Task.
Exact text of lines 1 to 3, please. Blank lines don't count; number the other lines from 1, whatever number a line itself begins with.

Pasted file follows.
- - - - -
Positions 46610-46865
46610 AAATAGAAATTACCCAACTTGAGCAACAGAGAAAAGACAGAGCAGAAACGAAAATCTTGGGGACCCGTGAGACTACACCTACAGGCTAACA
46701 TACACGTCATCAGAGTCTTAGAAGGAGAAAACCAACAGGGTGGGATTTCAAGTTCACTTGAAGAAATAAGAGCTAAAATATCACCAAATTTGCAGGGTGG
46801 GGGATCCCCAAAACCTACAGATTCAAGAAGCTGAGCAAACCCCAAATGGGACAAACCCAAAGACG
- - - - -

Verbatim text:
Positions 46610-46865
46610 AAATAGAAATTACCCAACTTGAGCAACAGAGAAAAGACAGAGCAGAAACGAAAATCTTGGGGACCCGTGAGACTACACCTACAGGCTAACA
46701 TACACGTCATCAGAGTCTTAGAAGGAGAAAACCAACAGGGTGGGATTTCAAGTTCACTTGAAGAAATAAGAGCTAAAATATCACCAAATTTGCAGGGTGG